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Cancer

27 June 2019

Is vaping less harmful than cigarettes? It may not be the case, especially for cancer patients – study

According to a new study, conventional cigarettes can impair healing from surgery and radiation therapy, so it's possible that e-cigarettes may cause similar problems.

Vaping is gaining a foothold in an unlikely population: New research shows a growing number of cancer patients are using electronic cigarettes.

"The gradual but steady increase is quite striking," said study author Dr Nina Sanford, an assistant professor of radiation oncology at UT Southwestern Medical Center in Dallas. "The high prevalence of e-cigarette use among younger cancer patients and survivors is concerning."

E-cigarettes relatively new

E-cigarette use by cancer patients rose from 8.5% in 2014 to nearly 11% in 2017, according to the analysis of federal government data on more than 13 000 patients.

Among patients younger than 50, the rate of use rose from 23% in 2014 to 27% in 2017.

Use of conventional cigarettes by cancer patients remained stable between 2014 and 2017, according to Sanford.

There is little known about e-cigarette use among cancer patients, she added.

"Because e-cigarettes are relatively new, we don't have the long-term data on their side effects yet," Sanford said in a medical centre news release.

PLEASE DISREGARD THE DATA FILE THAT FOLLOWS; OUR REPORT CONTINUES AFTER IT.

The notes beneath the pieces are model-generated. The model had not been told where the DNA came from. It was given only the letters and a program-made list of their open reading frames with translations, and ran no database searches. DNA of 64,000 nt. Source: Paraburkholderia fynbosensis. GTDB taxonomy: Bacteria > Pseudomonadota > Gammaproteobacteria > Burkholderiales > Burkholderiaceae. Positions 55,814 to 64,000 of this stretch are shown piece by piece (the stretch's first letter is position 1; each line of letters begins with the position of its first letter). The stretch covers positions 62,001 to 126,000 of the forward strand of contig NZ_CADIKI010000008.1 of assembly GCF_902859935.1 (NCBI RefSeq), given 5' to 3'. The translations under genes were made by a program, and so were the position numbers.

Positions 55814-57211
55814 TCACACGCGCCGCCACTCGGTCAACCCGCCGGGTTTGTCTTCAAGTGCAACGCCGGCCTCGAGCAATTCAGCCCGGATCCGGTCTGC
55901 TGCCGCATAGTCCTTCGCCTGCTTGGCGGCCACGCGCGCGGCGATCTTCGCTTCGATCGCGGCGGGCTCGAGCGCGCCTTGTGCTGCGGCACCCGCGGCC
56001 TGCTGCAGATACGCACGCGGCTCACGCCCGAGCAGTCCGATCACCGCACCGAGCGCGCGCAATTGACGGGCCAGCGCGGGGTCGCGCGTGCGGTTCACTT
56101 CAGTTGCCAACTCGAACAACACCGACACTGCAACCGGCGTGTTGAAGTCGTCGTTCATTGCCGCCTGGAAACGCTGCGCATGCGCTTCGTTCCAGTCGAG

It's known that conventional cigarettes can impair healing from surgery and radiation therapy, so it's possible that e-cigarettes may cause similar problems, she noted.

'You don't know what's in it'

Sanford said patients often ask about e-cigarettes, and she advises them to avoid all kinds of smoking or vaping.

"I don't encourage it, but I also am honest that the jury is still out on what the long-term effects of e-cigarette use are," Sanford said. "These are not an FDA-regulated product. There's wide variation of what goes into them. When you pick up an e-cig in the store, you really don't know what's in it."

Studies of e-cigarettes have just started and it will take decades to know if e-cigarettes cause cancer, she explained.

"It's a new area, and there's just no long-term data on e-cig use so there's going to be a lot of controversy on what to do until more rigorous studies are published, particularly given the diverse entities involved, ranging from cancer organizations to e-cigarette companies," Sanford said.

The study was published recently in the journal JAMA Oncology.

Image credit: iStock

 

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